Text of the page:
3 The Present Study: Classroom Context, Participants, and Methods

Embedded in Arvid’s claim “Mathematics is bad for society” lies the idea that mathematics acts in society and that it is not value-free, as Skovsmose (2007) points out. Therefore, this very statement was taken as a starting point for group and whole class explorative talks (Mercer et al., 2004). In groups of four or five, students were asked to talk and reason about the statement. The outcome of each group discussion was elaborated on in whole class talk orchestrated by Ulrika. She drew a concept map on the board to summarise the students’ findings. The orchestration of this discussion in one 40-minute lesson plus one 20-minute lesson,3 organised by Ulrika, is shown in the flow chart in Figure 7.1.

Figure 7.1
Figure 7.1

Flow chart of lesson orchestration

The whole class talks were inspired by interactive, talk-based teaching (Hufferd-Ackles et al., 2004) in which the practices of explorative talks are characterised in a way that:

  1. all relevant information is shared;
  2. all members of the group are invited to contribute to the discussion;
  3. opinions and ideas are respected and considered;
  4. everyone is asked to make their reasons clear;
  5. challenges and alternatives are made explicit and are negotiated;
  6. the group seeks to reach agreement before taking a decision or acting (Mercer et al., 2004, p. 362).

The lesson orchestration was designed to provide good opportunities for students to make, question, use, and interconnect each other’s claims while synthesising knowledge bases to unpack the meaning of “Mathematics is bad for society.”

Arvid’s classroom is situated in the south of Sweden in a suburban community close to two cities, to which most residents commute for work. The school districts of the municipality incorporate both middle class and socio-economically deprived arseas. In this particular Grade 5 class,4 some students travel to school from homes located in the deprived areas, a choice made by their parents to avoid as one student said, “the rowdy local schools.” Most students are Swedish-only speakers but over a third of them (8) claim to have various degrees of access to languages other than Swedish, including Albanian, Arabic, Bosnian, Hebrew, Kurdish, Norwegian, Persian, Polish, and Serbian. The formal language of teaching and learning is Swedish. Despite the fact that about 20% of the students at the school have one or two parents born abroad, the Swedish-only-discourse (Norén, 2010; Norén & Andersson, 2016; Skog & Andersson, 2014) is strongly operating. For instance, there are no signs or books in languages other than Swedish and languages other than Swedish are seldom heard in the corridors, classrooms, or schoolyard.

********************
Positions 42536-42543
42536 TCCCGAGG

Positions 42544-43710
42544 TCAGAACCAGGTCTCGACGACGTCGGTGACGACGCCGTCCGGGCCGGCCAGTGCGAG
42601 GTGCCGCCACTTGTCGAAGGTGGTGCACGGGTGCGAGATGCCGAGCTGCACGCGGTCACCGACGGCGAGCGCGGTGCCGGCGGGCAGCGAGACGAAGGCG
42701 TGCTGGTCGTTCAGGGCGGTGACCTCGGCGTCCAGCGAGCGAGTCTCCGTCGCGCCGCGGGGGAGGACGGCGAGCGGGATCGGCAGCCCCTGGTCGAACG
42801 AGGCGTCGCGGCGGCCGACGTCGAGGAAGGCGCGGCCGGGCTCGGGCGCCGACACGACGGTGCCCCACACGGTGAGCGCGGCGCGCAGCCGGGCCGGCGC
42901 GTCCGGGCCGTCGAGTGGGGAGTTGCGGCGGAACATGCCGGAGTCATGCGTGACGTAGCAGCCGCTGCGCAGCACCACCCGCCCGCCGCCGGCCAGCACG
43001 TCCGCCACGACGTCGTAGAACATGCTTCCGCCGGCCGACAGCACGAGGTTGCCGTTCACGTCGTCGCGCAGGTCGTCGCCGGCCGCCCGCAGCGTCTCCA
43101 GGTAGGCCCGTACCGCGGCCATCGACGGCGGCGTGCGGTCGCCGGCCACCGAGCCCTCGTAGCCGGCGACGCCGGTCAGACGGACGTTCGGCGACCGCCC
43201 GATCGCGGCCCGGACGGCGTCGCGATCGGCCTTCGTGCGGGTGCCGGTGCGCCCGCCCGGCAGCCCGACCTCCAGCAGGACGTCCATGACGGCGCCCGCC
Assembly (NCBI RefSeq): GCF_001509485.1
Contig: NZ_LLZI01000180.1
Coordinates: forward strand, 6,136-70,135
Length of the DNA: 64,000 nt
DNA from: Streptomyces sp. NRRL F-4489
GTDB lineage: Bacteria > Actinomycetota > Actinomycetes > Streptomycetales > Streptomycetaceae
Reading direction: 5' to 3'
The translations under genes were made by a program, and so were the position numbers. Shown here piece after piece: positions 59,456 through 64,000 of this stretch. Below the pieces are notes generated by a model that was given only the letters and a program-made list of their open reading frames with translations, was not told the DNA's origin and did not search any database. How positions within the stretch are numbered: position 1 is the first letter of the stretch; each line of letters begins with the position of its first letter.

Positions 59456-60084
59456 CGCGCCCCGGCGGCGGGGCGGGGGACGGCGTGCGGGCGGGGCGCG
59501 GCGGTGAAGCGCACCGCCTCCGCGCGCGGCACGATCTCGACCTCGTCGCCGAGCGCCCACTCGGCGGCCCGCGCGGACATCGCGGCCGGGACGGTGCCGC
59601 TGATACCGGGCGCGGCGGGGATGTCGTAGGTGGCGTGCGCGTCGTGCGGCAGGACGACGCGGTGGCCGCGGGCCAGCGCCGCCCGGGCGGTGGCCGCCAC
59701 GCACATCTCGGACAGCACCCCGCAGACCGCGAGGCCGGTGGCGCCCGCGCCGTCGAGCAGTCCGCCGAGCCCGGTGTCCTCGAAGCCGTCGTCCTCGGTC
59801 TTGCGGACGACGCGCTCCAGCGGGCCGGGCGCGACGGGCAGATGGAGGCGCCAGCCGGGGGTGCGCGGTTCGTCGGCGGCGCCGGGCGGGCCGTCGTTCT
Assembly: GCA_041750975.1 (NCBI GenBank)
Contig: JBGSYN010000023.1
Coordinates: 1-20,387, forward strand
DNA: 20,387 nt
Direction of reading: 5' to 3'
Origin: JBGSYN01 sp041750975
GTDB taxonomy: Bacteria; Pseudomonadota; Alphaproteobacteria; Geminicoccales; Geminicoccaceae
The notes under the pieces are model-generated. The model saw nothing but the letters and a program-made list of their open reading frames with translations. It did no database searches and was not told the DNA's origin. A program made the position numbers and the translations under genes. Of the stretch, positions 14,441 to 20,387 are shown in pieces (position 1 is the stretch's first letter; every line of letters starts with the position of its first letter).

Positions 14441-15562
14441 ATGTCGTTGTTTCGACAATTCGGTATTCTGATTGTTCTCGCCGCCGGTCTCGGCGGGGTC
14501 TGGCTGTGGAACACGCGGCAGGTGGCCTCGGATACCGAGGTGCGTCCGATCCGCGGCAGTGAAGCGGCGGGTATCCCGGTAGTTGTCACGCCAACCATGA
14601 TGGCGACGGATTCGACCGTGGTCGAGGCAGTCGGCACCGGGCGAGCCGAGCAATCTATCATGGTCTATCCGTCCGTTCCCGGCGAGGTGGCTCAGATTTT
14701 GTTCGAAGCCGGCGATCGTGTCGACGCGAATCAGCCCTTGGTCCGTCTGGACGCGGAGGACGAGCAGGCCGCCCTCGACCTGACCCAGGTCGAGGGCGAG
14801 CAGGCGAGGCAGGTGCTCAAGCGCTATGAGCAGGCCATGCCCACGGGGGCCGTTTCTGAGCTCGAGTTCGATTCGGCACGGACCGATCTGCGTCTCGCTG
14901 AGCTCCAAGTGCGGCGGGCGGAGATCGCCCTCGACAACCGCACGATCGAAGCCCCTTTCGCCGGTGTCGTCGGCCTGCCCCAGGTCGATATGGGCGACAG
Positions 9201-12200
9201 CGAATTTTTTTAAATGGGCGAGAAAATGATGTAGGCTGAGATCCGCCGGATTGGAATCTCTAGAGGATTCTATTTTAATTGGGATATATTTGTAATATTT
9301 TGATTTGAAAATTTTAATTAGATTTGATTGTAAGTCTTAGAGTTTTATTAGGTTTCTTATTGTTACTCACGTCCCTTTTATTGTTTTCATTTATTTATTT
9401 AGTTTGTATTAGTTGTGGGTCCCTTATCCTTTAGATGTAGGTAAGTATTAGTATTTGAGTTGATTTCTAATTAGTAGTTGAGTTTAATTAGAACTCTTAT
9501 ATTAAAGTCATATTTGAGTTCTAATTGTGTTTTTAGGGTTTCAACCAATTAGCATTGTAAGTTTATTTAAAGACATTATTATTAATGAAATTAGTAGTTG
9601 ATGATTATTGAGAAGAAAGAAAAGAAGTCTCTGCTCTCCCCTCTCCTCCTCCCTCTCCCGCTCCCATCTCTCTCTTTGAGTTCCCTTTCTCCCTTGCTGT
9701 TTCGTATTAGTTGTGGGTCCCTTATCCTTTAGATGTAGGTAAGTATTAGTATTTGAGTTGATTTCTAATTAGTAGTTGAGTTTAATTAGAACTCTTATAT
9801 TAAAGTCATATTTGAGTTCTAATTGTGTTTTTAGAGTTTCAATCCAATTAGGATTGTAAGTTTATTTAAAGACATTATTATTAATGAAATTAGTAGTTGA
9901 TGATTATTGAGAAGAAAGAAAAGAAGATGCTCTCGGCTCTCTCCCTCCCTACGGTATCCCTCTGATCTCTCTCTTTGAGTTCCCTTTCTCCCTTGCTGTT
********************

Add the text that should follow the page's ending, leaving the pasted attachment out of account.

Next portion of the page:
Two students, Samir and Elsa exemplify how several of the students in Arvid’s class have cultural, social, and linguistic backgrounds that are complex and blurred. Samir speaks Arabic, Hebrew, and sometimes Kurdish at home. His parents are well-educated refugees who arrived from the Palestine about 2.5 years ago. Elsa, a girl with divorced parents, alters on a weekly basis between living with her well-off CEO father, who speaks Serbian and came to Sweden during the Balkan war, and her Swedish working-class mother, who lives in a socio-economically deprived area. The students were used to group and whole class talks during mathematics class, since that is part of their usual teacher’s pedagogy. However, from individual interviews, Ulrika learned that they were not used to talking critically about mathematics.

To grapple with the students’ reasoning about critical interconnections between mathematics and society, we attended to what they inferred from “mathematics” and “society” in the claim “Mathematics is bad for society.” We also analysed inferential interconnections, which were used to articulate critical aspects of mathematics in society. Critical instances chosen for analysis were when students made explicit aspects of mathematics in society following from “Mathematics is bad for society.” Analysis of the critical instances pivoted around the following questions:

  1. What inferential interconnections are discerned when the students play the GoGAR about the statement, “Mathematics is bad for society”?
  2. How are these inferential interconnections used as premises and consequences in claims about mathematics in society?
  3. How do these interconnections articulate critical aspects about mathematics in society?